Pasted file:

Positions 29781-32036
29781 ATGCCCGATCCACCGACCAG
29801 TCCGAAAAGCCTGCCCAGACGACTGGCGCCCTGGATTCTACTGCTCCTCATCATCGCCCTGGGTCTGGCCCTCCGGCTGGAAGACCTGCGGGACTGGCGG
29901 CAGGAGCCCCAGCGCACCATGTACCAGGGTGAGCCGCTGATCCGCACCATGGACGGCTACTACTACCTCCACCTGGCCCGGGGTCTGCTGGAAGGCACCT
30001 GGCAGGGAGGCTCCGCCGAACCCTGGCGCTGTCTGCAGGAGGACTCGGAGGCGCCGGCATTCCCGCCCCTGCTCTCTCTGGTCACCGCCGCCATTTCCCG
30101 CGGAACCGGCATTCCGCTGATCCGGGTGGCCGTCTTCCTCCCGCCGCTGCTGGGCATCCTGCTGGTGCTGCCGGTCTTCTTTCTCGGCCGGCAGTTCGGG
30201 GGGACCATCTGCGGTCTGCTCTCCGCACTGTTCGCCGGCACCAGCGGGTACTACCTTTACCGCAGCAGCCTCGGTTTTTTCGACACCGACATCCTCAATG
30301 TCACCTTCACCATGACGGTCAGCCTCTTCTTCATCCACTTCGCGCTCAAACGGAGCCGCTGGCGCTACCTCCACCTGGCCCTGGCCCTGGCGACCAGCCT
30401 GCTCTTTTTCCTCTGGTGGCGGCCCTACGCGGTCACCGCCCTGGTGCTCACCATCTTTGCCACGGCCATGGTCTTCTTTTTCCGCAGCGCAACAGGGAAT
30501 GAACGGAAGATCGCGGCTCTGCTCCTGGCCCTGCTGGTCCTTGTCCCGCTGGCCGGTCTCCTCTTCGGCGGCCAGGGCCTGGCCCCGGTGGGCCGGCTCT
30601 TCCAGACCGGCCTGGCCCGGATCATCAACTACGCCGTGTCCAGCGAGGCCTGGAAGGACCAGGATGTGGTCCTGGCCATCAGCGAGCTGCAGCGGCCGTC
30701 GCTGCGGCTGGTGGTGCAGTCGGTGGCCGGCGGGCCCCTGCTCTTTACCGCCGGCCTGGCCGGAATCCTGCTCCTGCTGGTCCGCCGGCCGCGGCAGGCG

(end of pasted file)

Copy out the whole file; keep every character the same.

Positions 29781-32036
29781 ATGCCCGATCCACCGACCAG
29801 TCCGAAAAGCCTGCCCAGACGACTGGCGCCCTGGATTCTACTGCTCCTCATCATCGCCCTGGGTCTGGCCCTCCGGCTGGAAGACCTGCGGGACTGGCGG
29901 CAGGAGCCCCAGCGCACCATGTACCAGGGTGAGCCGCTGATCCGCACCATGGACGGCTACTACTACCTCCACCTGGCCCGGGGTCTGCTGGAAGGCACCT
30001 GGCAGGGAGGCTCCGCCGAACCCTGGCGCTGTCTGCAGGAGGACTCGGAGGCGCCGGCATTCCCGCCCCTGCTCTCTCTGGTCACCGCCGCCATTTCCCG
30101 CGGAACCGGCATTCCGCTGATCCGGGTGGCCGTCTTCCTCCCGCCGCTGCTGGGCATCCTGCTGGTGCTGCCGGTCTTCTTTCTCGGCCGGCAGTTCGGG
30201 GGGACCATCTGCGGTCTGCTCTCCGCACTGTTCGCCGGCACCAGCGGGTACTACCTTTACCGCAGCAGCCTCGGTTTTTTCGACACCGACATCCTCAATG
30301 TCACCTTCACCATGACGGTCAGCCTCTTCTTCATCCACTTCGCGCTCAAACGGAGCCGCTGGCGCTACCTCCACCTGGCCCTGGCCCTGGCGACCAGCCT
30401 GCTCTTTTTCCTCTGGTGGCGGCCCTACGCGGTCACCGCCCTGGTGCTCACCATCTTTGCCACGGCCATGGTCTTCTTTTTCCGCAGCGCAACAGGGAAT
30501 GAACGGAAGATCGCGGCTCTGCTCCTGGCCCTGCTGGTCCTTGTCCCGCTGGCCGGTCTCCTCTTCGGCGGCCAGGGCCTGGCCCCGGTGGGCCGGCTCT
30601 TCCAGACCGGCCTGGCCCGGATCATCAACTACGCCGTGTCCAGCGAGGCCTGGAAGGACCAGGATGTGGTCCTGGCCATCAGCGAGCTGCAGCGGCCGTC
30701 GCTGCGGCTGGTGGTGCAGTCGGTGGCCGGCGGGCCCCTGCTCTTTACCGCCGGCCTGGCCGGAATCCTGCTCCTGCTGGTCCGCCGGCCGCGGCAGGCG